In his time as an Ilkley Councillor he was once telephoned at midnight with a complaint that a gentleman’s bins had not been emptied, Tommy waited until 2am and then phoned back to assure the gentleman his bins would be emptied promptly that morning, the gentleman’s 2am reply I’m afraid unrepeatable.
Elsie was Tommy’s first and only girlfriend in his youth, they had been married for exactly 50 years when Elsie died in 1986. Tommy moved to Leconfield House in Ilkley, and two years later he re-met the sister of his best man, Tommy and Alice struck up a great friendship and they enjoyed holidays and time together until Alice moved to Spain to be with her daughter Carol.
Tommy loved family, and in his later years nothing made him happier than seeing his Grandchildren and then Great Grandchildren, he always had a smile, and a pound or two, for the little ones, and Elizabeth, Kirsten, Thomas, William and myself, the grandchildren, and Joseph, Ellie, John and Aimee, the great grandchildren, will warmly remember his kind smile, his tales, and his generosity. When his Granddaughter Elizabeth used to visit him with his Great Granddaughter Ellie, Tommy would tell Ellie to put both her hands out, he then placed a pound in each hand and they both said together “One for Ellie, and one for Joe.”
He wasn’t always an angel though, during the Second World War a police sergeant pulled Tommy over as he was driving home, Tommy realising too late that he had an open envelope filled with petrol vouchers on the passenger seat. The sergeant helped himself to a handful of vouchers and thanked him for his contribution to the Police Benevolent fund. “I’m just glad he didn’t ask me to open the boot,” he said later. “There were two freshly slaughtered pigs in there and I didn’t want to donate those as well.”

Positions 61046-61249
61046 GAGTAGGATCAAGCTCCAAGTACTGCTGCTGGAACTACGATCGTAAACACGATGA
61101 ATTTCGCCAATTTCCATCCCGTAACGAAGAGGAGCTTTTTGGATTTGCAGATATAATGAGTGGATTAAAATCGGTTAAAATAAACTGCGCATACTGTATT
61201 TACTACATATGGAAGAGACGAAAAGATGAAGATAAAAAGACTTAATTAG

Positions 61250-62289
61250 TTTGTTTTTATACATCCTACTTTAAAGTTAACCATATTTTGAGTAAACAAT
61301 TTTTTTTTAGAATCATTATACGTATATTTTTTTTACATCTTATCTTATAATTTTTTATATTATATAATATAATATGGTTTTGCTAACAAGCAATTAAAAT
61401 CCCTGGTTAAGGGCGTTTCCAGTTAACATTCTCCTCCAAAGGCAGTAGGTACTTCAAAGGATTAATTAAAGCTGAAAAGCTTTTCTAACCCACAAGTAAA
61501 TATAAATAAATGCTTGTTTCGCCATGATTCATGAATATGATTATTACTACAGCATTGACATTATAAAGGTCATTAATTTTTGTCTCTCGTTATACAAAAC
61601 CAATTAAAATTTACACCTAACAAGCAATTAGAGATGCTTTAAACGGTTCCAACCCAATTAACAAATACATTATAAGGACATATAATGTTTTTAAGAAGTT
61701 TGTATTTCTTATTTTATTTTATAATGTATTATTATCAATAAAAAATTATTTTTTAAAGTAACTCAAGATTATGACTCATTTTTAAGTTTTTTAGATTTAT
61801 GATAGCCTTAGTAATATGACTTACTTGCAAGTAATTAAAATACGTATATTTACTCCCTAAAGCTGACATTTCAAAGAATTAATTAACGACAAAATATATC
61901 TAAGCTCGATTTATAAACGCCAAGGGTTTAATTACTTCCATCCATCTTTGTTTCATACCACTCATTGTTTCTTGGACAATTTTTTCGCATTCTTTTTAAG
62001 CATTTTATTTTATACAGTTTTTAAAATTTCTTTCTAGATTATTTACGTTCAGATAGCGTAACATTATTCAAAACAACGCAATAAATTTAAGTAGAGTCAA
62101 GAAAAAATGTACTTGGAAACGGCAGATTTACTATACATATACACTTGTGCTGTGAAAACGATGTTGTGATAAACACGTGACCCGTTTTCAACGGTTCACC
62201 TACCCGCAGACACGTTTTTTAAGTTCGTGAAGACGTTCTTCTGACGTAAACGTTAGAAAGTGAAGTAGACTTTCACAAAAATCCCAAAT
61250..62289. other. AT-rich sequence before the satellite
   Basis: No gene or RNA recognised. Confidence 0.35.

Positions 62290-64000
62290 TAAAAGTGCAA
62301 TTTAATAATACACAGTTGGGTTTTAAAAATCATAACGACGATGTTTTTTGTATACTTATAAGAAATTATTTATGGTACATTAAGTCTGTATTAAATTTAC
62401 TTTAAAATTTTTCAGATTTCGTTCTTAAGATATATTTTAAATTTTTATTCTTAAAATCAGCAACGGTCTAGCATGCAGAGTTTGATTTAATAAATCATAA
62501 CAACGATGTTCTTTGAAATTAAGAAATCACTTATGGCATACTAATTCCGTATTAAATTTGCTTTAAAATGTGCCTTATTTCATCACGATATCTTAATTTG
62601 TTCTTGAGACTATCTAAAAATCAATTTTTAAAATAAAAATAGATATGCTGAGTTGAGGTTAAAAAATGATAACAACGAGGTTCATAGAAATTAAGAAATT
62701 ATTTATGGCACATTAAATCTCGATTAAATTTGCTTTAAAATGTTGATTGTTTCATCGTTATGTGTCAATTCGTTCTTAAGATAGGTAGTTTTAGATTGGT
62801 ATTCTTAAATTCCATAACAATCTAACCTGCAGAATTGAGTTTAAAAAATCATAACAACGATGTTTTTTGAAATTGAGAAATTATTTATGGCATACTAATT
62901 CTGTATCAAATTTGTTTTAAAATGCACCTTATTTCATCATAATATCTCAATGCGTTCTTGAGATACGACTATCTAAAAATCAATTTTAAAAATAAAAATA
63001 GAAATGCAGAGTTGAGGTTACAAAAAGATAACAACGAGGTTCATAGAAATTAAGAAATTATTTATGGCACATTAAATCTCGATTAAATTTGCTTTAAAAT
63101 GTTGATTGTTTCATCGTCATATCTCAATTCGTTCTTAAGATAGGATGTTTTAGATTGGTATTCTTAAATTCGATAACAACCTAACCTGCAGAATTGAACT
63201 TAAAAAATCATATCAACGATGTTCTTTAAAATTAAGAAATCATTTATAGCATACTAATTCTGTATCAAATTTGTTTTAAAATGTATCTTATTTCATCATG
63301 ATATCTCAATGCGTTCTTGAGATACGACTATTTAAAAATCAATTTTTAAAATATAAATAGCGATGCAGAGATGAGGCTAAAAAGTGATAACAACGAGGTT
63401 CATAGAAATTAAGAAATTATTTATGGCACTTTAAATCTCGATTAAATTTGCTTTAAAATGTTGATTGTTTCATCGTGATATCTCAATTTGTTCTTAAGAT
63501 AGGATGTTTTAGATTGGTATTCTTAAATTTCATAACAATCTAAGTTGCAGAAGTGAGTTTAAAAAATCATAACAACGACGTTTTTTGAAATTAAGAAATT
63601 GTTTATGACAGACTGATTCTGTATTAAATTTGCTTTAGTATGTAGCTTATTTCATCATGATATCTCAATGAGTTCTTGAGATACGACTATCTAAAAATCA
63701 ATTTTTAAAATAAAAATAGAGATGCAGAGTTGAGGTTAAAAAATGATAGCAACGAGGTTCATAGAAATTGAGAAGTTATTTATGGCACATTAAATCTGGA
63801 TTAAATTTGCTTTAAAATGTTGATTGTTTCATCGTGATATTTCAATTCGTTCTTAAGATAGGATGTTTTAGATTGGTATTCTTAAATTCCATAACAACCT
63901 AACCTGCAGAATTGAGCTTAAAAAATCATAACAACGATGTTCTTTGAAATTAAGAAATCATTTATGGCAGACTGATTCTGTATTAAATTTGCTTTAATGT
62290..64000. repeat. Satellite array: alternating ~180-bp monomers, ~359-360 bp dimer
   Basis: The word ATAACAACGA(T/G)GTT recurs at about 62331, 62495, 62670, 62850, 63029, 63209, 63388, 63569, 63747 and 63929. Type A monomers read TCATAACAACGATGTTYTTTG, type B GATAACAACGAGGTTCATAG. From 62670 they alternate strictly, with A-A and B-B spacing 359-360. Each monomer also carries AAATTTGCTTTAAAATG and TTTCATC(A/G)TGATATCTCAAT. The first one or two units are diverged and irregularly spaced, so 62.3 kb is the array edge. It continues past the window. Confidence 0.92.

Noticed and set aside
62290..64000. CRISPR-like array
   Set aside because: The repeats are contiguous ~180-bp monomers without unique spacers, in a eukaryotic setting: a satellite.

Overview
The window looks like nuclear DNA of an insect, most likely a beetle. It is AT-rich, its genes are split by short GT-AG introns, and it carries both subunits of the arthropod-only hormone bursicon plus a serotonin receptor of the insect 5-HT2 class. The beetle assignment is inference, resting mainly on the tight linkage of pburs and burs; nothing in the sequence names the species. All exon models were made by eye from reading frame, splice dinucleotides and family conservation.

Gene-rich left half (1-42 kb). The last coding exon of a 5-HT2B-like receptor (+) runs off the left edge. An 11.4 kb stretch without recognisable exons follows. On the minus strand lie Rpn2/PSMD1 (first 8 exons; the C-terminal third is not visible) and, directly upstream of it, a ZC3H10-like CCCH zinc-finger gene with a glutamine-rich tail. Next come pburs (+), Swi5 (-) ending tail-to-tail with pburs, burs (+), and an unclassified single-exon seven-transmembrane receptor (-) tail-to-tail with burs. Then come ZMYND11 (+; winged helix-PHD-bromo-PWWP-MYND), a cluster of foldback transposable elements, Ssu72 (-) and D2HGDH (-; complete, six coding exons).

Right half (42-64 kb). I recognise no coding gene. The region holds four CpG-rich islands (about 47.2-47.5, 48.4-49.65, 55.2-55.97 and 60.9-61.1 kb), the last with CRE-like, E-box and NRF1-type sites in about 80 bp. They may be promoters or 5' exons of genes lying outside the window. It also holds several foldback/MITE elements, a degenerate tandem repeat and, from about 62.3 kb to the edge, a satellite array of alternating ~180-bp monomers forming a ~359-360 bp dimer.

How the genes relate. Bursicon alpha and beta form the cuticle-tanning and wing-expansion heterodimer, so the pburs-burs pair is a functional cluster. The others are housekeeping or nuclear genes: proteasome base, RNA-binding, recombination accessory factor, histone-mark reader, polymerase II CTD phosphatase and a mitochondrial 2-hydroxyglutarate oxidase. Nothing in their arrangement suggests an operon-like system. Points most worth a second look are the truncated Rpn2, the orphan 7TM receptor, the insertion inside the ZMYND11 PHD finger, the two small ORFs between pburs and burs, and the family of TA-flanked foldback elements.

One afternoon at the Red Lion we had a bit of bother and had to eject two local roughs from the pub, five minutes later we had to run up the road to rescue Tommy who had gone after them waving a pool cue, he was eighty years old at the time.
We had to stop Tommy from driving when his eyesight began to fail, one day in Burley he stopped for me as I walked over the zebra crossing, I gave him a cheery wave which was not returned. In the pub I asked him why he had been so miserable and hadn’t waved back, “My eyes arn’t so good,” he said. “I can’t really see much beyond the end of the bonnet.”
Tommy loved a party, he liked a drink or three, and he loved the family, he was always happiest when these three things could be combined, I remember him at my wedding regaling one of my friends with the words “I’m Eighty Seven years old and I can still drink 15 pints.” That was my Grandad, the oldest teenager in town.
Tommy lived independently until the day when he went to hospital where he died peacefully in the company of his sons. Tommy had decided to donate his body to medical science and his body was duly offered to the teaching hospital, who sent it back with a note saying “This man’s liver appears to have been pickled in Carlsberg.”
Some people are taken before their time, but Tommy Jarvis was not, he led a very long and full life and I am sure everyone here was grateful to be a part of it. Our vicar Michael Burley will now say a few words, and afterwards we ask that you all join us at the Red Lion at Burley for a beer or three and more of Tommy’s tales.